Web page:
Endodontic Care in Monroe, CT
When you have an intense toothache, it is natural to assume you will need a root canal. But what is a root canal?
A tooth is made up of 3 layers. When you have a cavity in one of the outer two layers, it is fixed with a filling. But when the cavity goes into the inner layer, a filling can no longer fix the problem and a root canal must be done (which is why it is so important to get regular checkups to catch and treat cavities early).
Root Canal Process
A root canal involves filling the tooth all the way to the end of the root. In terms of your experience, the main difference between a filling and a root canal is that the root canal takes a little bit longer. Otherwise, for both procedures you will be numb and we will ensure that you are comfortable. With a root canal, you might experience a little bit more soreness than after the procedure, but we will make sure you have the proper medication to help with that.
Root canals are commonly associated with pain and discomfort. The important thing to remember though is that root canals are meant to relieve pain and discomfort, and that they do not actually cause pain. By the time a tooth needs a root canal, the nerve of the tooth is infected, which as you can imagine can be quite uncomfortable. So while the thought of a root canal can be a little intimidating, it will actually help to get you out of pain and save your tooth. An infected tooth that is left untreated will eventually need to be removed, which then requires further treatment to replace the missing tooth.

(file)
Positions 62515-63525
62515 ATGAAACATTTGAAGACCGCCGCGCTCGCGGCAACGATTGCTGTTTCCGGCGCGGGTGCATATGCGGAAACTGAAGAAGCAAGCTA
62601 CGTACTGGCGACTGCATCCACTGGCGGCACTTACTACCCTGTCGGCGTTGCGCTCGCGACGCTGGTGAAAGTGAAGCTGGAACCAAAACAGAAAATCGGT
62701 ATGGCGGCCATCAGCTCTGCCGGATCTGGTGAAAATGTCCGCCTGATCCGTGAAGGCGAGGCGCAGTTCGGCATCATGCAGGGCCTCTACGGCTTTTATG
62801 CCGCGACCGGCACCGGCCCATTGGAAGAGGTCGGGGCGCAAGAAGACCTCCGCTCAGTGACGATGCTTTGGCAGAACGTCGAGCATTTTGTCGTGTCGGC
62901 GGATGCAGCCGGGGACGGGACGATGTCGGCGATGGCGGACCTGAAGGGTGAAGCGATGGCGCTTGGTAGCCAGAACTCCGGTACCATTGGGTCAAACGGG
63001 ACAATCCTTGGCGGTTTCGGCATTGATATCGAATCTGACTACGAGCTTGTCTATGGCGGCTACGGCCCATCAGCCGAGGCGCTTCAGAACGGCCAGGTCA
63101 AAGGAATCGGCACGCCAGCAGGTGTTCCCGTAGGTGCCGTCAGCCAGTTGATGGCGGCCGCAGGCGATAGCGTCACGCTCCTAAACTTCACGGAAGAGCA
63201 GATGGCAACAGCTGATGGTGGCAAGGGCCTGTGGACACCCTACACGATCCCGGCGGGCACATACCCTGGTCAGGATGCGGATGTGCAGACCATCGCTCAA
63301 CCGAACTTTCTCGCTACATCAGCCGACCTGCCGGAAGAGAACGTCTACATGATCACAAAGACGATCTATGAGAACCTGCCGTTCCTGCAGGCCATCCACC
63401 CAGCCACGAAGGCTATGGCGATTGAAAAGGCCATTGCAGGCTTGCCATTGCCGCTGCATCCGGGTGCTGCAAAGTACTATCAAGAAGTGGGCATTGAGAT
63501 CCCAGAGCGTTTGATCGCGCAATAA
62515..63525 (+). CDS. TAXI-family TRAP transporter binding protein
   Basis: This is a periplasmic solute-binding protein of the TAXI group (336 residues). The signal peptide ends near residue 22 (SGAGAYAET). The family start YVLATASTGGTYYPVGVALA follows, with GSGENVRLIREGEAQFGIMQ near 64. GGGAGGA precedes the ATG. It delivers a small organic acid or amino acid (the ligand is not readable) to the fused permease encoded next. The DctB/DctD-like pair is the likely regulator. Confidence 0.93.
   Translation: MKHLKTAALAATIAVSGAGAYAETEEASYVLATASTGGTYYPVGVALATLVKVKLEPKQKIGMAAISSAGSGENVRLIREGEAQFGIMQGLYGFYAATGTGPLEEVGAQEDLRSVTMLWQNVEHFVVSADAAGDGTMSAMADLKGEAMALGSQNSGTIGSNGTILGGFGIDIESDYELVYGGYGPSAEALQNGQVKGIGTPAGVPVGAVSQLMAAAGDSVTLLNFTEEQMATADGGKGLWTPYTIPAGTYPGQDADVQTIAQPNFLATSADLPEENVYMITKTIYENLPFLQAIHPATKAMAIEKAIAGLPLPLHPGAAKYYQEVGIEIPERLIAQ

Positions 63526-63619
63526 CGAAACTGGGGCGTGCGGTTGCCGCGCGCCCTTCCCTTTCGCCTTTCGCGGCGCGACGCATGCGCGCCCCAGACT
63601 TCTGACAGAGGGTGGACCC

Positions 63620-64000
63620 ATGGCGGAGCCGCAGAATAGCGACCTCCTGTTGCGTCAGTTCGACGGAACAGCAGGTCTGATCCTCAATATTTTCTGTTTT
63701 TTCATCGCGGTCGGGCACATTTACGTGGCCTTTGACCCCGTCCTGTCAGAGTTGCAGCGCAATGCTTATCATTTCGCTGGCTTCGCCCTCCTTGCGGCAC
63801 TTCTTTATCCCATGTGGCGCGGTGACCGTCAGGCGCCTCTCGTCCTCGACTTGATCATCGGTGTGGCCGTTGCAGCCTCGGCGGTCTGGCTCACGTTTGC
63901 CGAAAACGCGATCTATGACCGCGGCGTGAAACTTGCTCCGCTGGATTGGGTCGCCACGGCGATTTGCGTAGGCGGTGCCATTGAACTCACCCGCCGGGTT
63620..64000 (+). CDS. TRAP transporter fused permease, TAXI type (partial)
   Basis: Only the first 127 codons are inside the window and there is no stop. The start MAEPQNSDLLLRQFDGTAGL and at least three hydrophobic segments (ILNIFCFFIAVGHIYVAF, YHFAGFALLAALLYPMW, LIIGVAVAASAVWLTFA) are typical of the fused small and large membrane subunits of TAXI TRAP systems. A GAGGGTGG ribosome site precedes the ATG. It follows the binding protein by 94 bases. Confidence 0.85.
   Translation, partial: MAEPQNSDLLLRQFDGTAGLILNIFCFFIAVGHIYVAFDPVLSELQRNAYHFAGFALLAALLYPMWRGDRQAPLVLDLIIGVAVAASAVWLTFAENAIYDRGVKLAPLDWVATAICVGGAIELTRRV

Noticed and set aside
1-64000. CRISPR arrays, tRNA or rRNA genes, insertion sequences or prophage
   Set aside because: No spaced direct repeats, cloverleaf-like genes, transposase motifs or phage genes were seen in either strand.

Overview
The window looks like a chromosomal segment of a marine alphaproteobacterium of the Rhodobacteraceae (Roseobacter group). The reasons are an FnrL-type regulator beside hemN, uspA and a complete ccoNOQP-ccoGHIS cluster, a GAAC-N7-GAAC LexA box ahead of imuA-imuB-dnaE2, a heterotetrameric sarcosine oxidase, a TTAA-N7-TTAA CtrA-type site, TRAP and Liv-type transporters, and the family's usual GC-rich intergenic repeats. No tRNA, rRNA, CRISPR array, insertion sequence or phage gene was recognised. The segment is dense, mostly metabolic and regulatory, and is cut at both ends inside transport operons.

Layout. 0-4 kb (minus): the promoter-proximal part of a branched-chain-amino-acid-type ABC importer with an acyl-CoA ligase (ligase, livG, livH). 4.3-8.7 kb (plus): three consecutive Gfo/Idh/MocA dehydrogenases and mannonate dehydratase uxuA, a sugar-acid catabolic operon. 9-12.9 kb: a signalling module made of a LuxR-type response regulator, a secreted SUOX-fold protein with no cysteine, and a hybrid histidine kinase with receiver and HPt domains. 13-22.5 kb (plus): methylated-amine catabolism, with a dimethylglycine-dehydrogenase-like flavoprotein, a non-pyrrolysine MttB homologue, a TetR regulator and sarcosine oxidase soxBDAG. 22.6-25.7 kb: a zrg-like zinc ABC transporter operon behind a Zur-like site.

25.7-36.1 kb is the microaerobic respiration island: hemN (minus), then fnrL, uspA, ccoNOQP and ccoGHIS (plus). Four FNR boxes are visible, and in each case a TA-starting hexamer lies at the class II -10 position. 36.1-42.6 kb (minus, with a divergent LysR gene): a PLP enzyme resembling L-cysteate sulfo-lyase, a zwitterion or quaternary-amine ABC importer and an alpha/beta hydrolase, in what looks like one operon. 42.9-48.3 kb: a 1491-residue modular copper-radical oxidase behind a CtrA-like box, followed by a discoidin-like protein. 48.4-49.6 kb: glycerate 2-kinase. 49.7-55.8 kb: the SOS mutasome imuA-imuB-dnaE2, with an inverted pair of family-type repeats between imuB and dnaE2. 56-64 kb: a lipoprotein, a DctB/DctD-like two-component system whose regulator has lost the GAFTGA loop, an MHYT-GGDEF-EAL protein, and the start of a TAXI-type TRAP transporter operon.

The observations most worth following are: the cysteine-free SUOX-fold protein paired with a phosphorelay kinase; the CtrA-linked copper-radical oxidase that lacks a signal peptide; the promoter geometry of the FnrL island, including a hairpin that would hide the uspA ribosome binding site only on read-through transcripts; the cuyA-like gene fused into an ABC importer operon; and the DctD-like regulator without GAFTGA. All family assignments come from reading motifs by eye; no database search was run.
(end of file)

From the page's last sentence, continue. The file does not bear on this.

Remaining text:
Two more things to remember about a root canal:
1. After a root canal, it is very important to get a crown on the tooth. A root canal makes the tooth a little bit weaker on the inside, so you need a crown to strengthen the tooth to make sure it doesn’t fracture. The crown also serves as a barrier to moisture, keeping the root canal filling dry and clean, which is important for the long term success of the root canal.
2. You will not always feel pain on the tooth that needs a root canal. When a cavity gets into the nerve, the nerve will eventually die. There is a window of time between when the nerve dies and the tooth gets infected that you will not feel any discomfort. The progression goes likes this: